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Literature Review of Health Literacy and HIV Treatment Adherence - Thesis Example

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Teachers College, Columbia University Department of Health and Behavior Studies Health Literacy and HIV Treatment Adherence in HIV Patients A Literature Review By Cynthia C Lee, MA, CHES 2/8/2011 Submitted in Fulfillment for the requirements of Master of Science in Health Education Course Advisor Prof Ray Marks TABLE OF CONTENTS 1…
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Literature Review of Health Literacy and HIV Treatment Adherence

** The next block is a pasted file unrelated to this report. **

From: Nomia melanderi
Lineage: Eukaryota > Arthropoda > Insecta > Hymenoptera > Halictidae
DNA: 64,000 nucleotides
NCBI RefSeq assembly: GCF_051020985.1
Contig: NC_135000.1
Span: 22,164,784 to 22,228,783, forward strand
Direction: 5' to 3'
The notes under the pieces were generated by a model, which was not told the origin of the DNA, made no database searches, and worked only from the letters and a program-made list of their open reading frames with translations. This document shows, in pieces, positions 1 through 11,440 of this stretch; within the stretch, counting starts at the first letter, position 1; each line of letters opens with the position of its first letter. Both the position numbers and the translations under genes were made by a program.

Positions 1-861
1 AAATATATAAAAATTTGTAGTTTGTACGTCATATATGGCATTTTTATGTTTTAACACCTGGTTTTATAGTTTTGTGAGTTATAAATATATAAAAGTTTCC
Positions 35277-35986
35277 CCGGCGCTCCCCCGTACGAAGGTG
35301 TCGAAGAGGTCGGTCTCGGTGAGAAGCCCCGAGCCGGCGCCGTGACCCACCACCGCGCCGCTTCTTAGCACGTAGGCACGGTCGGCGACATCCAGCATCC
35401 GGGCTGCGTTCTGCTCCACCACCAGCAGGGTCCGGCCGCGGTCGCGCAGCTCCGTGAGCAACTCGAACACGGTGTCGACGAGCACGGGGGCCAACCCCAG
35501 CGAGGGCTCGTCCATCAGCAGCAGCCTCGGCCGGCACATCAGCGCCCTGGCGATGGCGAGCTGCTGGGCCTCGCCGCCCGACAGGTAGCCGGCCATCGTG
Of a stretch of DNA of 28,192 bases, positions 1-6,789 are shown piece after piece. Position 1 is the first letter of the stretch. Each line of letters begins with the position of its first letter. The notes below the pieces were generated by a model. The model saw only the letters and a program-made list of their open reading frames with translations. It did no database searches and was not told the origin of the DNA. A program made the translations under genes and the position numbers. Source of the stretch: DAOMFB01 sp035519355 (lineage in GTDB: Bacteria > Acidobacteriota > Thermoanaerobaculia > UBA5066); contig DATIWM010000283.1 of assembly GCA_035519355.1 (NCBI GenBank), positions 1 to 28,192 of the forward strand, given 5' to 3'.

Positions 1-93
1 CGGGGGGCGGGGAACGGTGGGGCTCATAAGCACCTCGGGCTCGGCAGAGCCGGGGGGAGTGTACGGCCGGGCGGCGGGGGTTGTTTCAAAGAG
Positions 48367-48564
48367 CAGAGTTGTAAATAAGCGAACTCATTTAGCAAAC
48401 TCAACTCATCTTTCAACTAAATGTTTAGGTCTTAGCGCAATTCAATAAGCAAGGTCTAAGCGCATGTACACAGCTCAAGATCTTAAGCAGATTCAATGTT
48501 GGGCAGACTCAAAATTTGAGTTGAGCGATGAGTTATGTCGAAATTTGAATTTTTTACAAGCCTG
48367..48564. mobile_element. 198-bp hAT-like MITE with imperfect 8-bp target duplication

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Download file to see previous pages Health Literacy and HIV/AIDS-----------------------------------------------------------8 5. Why is Treatment Adherence Important for HIV/AIDS-----------------------------10 6. Health Literacy and HIV Treatment Adherence--------------------------------------11 7. Strategies to Improve Treatment Adherence in Low Literacy Subjects-----------15 8. References---------------------------------------------------------------------------------19 Abstract The only effective treatment for HIV/AIDS is regular medication with anti-retroviral therapy (ART). Regularity in timing and dosage of medication is essential not only for the improved health of the subject but also to prevent the emergence of resistant strains of the virus. Non-adherence to the treatment is one of the biggest hurdle in tackling the AIDS pandemic. Among the different factors contributing to non-adherence, health literacy is considered one of the major players. We carried out a literature survey using search terms “ “Health literacy” and HIV”, “Treatment adherence and HIV”, “Literacy and Treatment Adherence” and “Literacy treatment adherence HIV) in the databases of OVID and Pubmed. The relevant articles were reviewed. Any new articles that were encountered amongst these articles in their citations were retrieved and also reviewed. We found that there are a fair number of articles dealing with various aspects of health literacy, educational literacy and HIV/AIDS. However, there are very few articles on interventions designed to improve treatment adherence in low literacy patients. Health Literacy and Treatment Adherence Health Literacy According to Healthy People 2010, health literacy is defined as “the degree to which individuals have the capacity to obtain, process, and understand basic health information and services needed to make appropriate health decisions”. Apart from the healthcare aspect, where the focus is on communication between healthcare providers and patients, explaining and obtaining informed consent and managing patient’s treatment regime, an extremely important facet of health literacy is in the field of public health. As per the CDC data, the American patient obtains information and makes his or her treatment decision based on the feedback received from the home or the community, while spending just about an hour a year in the medical care provider’s premises. Health Literacy and Health-Related Behavior and Outcome The Council of Scientific Affairs, American Medical Association states that poor health literacy is “a stronger predictor of a person’s health than age, income, employment status, education level, and race”. The Institute of Medicine reports that nearly half of the US population, about 90 million individuals, have poor health literacy. This culminates into poor understanding of their health status and its treatment, poorer health status, irregularity in dosage consumption, sub-optimal use of health services, inability to understand the do’s and don’t of medication consumption and a higher hospitalization rate. Poor health literacy creates barriers to fully understanding an individual’s health, illness, treatment and medication management. The population at risk includes the elderly (older than 65 years), minorities, immigrants, economically challenged and those suffering from chronic ailments. Not only are these individuals unable to decipher the instructions accompanying ...Download file to see next pagesRead More
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